This assertion is demonstrably true, and without going anywhere near something as definitive as the 9/11 attacks. Their treatment of women, children, homosexuals, other ethnicities and other religions is positively medieval—because it is. The Islamic religion hasn’t changed its core system of beliefs since its beginning over a thousand years ago. It would be the same thing as if Christians and Jews today still practiced stoning and slavery and ritual sacrifice. And yet Dawkins also understands the consequences of attempting to expose believers to the ignorance of religious dogma and their blind adherence to it, as he related in a 2016 discussion with Krauss in Vancouver. “I don’t think we want to go around telling people they’re idiots, not in so many words. But so many people will think you’re saying that if you criticize what they believe, because it’s as if their beliefs are part of them.” A similar idea came up at another discussion Krauss had with Noam Chomsky in 2015, he brought up Chomsky’s argument that intellectuals in society have an obligation to that society to expose lies and tell the truth. In the context of Chomsky’s career as a political activist, this imperative is usually confined to that sphere of life. So Krauss went ahead and asked him the natural question. “If you go back to your argument about the responsibility of intellectuals—which is to expose lies—is it not, therefore, our responsibility to expose religious lies?” Chomsky took the pragmatic view, one that relies solely on a person’s actions: if a person’s religion causes them to do bad things, then the lie of their religion must be exposed. If it doesn’t, then it doesn’t.
Empty-headed multiculturalism . . . ensur[ed] the distribution of cheap and mass-produced Saudi
editions of the Koran, for use in America’s prison system. These Wahhabi texts went even further
than the original in recommending holy war against all Christians and Jews and secularists. To ob-
serve all this was to witness a kind of cultural suicide: an ‘assisted suicide’ at which believers and
unbelievers were both prepared to officiate.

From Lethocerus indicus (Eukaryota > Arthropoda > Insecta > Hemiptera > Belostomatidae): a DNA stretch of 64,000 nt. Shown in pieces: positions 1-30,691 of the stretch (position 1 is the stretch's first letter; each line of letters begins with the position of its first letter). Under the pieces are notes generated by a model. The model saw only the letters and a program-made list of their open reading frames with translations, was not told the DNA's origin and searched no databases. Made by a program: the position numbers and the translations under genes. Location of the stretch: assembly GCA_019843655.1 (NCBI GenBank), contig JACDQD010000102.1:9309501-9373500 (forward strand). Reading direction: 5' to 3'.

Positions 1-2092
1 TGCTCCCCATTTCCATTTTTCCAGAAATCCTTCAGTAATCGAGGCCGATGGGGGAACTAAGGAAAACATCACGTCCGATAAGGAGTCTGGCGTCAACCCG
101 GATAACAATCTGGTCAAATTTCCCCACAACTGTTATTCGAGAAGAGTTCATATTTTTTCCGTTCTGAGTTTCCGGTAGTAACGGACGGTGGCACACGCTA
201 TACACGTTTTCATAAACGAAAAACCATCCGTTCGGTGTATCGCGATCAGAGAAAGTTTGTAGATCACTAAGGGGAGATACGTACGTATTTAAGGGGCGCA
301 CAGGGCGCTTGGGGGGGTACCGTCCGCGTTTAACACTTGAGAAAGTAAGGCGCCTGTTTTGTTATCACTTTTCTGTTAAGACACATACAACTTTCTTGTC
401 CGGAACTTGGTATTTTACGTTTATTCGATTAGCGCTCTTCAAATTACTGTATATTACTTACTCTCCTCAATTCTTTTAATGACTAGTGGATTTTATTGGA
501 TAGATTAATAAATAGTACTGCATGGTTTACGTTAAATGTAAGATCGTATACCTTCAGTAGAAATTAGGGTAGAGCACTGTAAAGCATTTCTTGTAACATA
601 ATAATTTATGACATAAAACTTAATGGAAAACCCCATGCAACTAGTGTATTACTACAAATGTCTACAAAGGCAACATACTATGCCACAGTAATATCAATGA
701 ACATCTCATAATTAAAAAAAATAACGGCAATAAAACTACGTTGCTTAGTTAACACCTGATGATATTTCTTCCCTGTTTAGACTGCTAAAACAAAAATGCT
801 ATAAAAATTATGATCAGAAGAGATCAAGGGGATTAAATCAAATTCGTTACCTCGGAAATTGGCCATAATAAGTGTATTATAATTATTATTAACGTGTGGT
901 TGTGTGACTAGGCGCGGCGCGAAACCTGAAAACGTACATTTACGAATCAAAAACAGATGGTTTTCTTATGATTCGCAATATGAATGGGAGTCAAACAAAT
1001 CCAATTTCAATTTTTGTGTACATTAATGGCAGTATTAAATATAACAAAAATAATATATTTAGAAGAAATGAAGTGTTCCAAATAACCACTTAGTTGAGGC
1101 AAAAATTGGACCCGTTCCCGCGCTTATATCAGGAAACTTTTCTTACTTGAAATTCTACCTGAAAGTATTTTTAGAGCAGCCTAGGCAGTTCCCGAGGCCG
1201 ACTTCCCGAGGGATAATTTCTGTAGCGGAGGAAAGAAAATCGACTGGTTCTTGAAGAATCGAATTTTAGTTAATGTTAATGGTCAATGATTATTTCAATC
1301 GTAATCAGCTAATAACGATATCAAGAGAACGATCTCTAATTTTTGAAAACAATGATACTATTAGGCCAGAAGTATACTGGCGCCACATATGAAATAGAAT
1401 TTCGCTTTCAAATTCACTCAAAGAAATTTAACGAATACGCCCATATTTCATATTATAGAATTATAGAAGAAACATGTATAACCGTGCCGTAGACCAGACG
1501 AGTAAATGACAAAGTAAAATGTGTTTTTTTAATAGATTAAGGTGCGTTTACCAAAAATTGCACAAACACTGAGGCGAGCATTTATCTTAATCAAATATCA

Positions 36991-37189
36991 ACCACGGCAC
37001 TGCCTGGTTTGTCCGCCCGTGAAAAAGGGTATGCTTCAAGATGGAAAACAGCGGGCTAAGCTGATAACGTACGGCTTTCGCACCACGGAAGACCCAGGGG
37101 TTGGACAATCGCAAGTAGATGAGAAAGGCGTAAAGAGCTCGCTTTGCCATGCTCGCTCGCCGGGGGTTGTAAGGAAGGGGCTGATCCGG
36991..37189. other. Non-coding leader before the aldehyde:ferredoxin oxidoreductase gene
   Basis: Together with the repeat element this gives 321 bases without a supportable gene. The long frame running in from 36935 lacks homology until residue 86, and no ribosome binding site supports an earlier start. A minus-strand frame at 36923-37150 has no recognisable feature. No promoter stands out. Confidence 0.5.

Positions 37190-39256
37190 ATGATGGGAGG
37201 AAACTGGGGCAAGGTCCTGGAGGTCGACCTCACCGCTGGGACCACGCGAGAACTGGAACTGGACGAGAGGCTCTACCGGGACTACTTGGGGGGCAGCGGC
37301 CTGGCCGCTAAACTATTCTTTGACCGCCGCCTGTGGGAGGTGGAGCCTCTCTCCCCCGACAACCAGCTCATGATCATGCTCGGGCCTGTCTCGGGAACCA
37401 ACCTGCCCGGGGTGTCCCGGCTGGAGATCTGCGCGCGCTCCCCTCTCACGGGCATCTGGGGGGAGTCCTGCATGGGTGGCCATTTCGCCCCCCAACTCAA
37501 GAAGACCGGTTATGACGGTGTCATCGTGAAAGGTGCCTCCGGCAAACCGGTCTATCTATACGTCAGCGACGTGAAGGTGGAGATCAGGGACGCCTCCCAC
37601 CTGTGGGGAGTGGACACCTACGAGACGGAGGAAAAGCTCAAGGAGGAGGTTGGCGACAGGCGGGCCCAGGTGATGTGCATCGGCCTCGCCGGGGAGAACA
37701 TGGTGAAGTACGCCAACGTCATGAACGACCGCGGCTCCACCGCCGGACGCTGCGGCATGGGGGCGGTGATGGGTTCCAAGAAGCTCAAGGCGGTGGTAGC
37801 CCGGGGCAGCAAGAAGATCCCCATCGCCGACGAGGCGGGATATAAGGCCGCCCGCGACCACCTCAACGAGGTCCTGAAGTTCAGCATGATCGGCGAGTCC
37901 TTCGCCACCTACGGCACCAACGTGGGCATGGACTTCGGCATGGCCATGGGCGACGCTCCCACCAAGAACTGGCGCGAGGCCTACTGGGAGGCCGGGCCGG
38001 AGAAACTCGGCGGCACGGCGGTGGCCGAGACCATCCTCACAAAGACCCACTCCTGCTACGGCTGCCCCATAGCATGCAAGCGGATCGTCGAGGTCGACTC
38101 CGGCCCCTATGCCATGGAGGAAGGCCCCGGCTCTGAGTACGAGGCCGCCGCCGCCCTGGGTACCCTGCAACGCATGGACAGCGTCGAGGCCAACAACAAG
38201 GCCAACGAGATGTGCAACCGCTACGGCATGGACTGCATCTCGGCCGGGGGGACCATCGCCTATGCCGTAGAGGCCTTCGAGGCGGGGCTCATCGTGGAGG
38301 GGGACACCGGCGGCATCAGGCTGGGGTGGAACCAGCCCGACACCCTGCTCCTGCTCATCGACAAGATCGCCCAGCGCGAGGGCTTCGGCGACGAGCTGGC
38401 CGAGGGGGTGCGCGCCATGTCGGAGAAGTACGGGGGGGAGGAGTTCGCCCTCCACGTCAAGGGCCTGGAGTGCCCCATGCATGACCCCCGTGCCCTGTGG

Even Christian apologist Chris Hedges, in a 2010 lecture in Toronto promoting his book Death of the Liberal Class, was prophetic in the way that he articulated the idea that, beyond the obvious reality that the Muslim religion is a danger to society from without, toleration for Christianity no matter what form it takes is the biggest danger from within.
One of the great failings of the church is that, with the rise of the Christian right—which I look at
as a mass movement, not a religious movement, a group of Christian heretics, people who have
acculturated the worst aspects of capitalism, imperialism, greed, chauvinism, and racism into the
Christian religion-—the liberal church remained silent and said nothing . . . In the process they
have surrendered their moral authority. They have nothing left to say to us.
It’s clear that this way of thinking comes from the very American idea that in limiting someone else’s freedom, we can inadvertently wind up limiting our own. But the problem in using this idea to support religious toleration is that the result winds up being exactly the opposite. In his book Letter to a Christian Nation, Sam Harris makes the attempt to convey this idea directly to the bulk of the religiously deceived in this country. “It is my hope . . . that [the Christian right] will also begin to see that the respect they demand for their own religious beliefs gives shelter to extremists of all faiths.” Harris also points out that religious tolerance leads quite naturally to the dangerous belief that all religions are equal, when they’re clearly not. In a lecture about The End of Faith from 2005, Harris goes on to say that, “Religious moderation prevents us from even noticing the differences among our religions. Under cover of this respect, we are now powerless to say the very harsh and necessary things about religious extremism that we need to say because it is taboo, [because] you have to respect faith. [And yet] by no stretch of the imagination can you argue that the core principal of Islam is non-violence.” The reality is, even though you can argue that the core principal of Christianity is non-violence, the history of Christianity is filled with senseless bloodshed. And as we in the United States know from personal experience, the violence propagated by Islam is just as great. “We are at war,” says Harris, “with Islamic fundamentalism.”